PARKERSBURG - More than 30 shawls were donated Thursday at Camden Clark Medical Center Memorial Campus for the "Shawls of Support" program.
The program provides the handmade items to families of organ donors. The program was started earlier this year by Jenny Hoover, a bereavement services coordinator for Lifeline of Ohio.
"It's a brand, new program and we started it in June," Hoover said. "We spent the first few months finding volunteers to make the shawls and trying to raise awareness of the program. In September we started to give them out to the families."
Photo by Michael Erb
More than 30 shawls were donated Thursday at Camden Clark Medical Center Memorial Campus for the “Shawls of Support” program. With the donations are, from left, Florence Goff, volunteer; Teresa Adams, director of specialty care for Camden Clark; Ferra Lou Barringer, volunteer; Jenny Hoover, bereavement services coordinator for Lifeline of Ohio; Frances Holsinger, volunteer; Susan Abdella, director of emergency services for Camden Clark; Deidre Johnson, coding analyst for Camden Clark; Kathy Warhola of Lifeline of Ohio; and June Kuhn, manager of the emergency department at the Camden Clark St. Joseph’s Campus.
Photo by Michael Erb
The handmade shawls, created and donated by volunteers, will be given to the families of organ donors as part of the “Shawls of Support” program.
Each shawl is accompanied with a card that says the item was handmade by a volunteer.
"The response has been so amazing," Hoover said. The families "feel comforted. It gives us a chance to tell the families it is more than just the donation: We really do care about them."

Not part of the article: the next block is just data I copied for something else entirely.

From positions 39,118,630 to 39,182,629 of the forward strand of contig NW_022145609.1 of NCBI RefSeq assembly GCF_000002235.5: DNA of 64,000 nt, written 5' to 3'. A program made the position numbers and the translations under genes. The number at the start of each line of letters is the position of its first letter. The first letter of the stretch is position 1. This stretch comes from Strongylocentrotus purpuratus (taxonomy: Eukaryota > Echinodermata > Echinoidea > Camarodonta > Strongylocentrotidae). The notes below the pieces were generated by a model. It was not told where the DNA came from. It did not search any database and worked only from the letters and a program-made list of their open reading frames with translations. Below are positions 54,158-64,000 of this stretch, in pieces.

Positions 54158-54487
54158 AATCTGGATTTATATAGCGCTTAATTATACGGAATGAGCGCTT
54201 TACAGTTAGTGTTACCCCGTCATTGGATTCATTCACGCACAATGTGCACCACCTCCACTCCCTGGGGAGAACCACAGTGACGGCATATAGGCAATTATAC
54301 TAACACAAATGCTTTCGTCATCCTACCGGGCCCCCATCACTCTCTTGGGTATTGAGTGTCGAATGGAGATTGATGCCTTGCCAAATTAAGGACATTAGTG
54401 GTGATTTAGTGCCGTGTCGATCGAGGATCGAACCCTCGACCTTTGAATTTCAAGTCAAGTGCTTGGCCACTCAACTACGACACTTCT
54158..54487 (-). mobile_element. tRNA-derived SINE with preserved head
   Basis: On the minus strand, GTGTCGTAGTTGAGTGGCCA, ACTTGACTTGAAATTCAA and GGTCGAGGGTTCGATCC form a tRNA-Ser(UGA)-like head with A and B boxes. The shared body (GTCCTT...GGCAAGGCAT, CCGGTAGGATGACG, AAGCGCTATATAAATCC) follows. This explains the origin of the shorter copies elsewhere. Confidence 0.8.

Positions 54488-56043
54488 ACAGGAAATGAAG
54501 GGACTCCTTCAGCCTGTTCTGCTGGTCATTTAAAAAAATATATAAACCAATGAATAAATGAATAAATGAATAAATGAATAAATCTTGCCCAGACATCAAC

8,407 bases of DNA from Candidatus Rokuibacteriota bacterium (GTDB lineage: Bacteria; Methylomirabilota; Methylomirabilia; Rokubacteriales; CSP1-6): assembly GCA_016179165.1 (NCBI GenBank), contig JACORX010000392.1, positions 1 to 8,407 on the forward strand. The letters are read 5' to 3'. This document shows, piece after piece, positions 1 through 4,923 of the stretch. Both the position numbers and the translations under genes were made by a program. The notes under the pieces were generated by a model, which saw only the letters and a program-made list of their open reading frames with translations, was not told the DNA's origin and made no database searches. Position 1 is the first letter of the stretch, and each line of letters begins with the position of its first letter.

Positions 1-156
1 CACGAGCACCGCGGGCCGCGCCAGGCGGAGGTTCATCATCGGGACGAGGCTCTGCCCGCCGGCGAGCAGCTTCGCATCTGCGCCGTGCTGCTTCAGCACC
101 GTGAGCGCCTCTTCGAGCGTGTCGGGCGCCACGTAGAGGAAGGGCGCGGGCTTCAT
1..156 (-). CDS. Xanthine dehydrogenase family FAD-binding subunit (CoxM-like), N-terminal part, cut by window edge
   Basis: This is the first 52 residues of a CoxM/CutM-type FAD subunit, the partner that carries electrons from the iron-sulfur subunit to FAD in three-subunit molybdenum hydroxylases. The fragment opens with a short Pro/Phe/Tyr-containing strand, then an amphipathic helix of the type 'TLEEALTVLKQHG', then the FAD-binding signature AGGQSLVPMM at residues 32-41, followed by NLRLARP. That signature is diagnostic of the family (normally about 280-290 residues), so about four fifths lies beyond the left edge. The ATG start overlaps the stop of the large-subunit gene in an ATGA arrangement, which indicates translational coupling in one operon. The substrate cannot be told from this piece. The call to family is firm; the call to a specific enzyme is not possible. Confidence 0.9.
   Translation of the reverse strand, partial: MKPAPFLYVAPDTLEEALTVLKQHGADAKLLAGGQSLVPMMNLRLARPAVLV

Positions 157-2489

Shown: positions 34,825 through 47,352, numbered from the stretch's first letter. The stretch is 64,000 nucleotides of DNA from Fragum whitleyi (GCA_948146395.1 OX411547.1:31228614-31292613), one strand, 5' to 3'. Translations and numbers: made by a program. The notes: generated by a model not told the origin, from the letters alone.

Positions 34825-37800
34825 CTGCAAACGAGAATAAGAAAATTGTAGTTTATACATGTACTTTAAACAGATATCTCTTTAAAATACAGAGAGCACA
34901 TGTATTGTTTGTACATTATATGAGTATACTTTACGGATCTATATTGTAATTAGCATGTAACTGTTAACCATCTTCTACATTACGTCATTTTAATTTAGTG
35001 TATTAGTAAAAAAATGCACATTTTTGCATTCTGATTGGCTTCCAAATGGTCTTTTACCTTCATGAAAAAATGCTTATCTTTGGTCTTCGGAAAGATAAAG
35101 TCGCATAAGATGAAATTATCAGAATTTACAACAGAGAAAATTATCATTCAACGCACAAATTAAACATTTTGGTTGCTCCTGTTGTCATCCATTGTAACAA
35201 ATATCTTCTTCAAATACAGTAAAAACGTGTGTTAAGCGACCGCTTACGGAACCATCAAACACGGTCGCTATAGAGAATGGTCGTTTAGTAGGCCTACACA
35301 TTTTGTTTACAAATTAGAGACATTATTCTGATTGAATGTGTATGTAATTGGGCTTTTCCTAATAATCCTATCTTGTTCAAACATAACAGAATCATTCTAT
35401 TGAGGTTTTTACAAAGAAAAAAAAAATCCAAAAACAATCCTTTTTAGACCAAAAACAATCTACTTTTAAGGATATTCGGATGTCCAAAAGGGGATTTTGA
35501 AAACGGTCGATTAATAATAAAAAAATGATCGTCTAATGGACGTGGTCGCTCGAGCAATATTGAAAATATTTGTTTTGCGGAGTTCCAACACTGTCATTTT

The program also has received a positive response from volunteers, many of whom are from donor families or who are all retired and are looking for a way to give back to the community.
"It's given them a new purpose," Hoover said.
The shawls are given to families at the hospitals when they are meeting to talk about a loved one's donation, and in some cases the shawls can be mailed to a family if there is no in-hospital meeting.
Hoover said officials hope to expand the program to include the families of tissue donors.
Those interested in learning more about the program or in making a donation can contact Hoover via e-mail at firstname.lastname@example.org or by phone at (614) 384-7358.
Lifeline of Ohio is an independent, non-profit organization which promotes and coordinates the donation of human organs and tissue for transplantation. The group serves 37 Ohio counties as well as Wood and Hancock counties in West Virginia.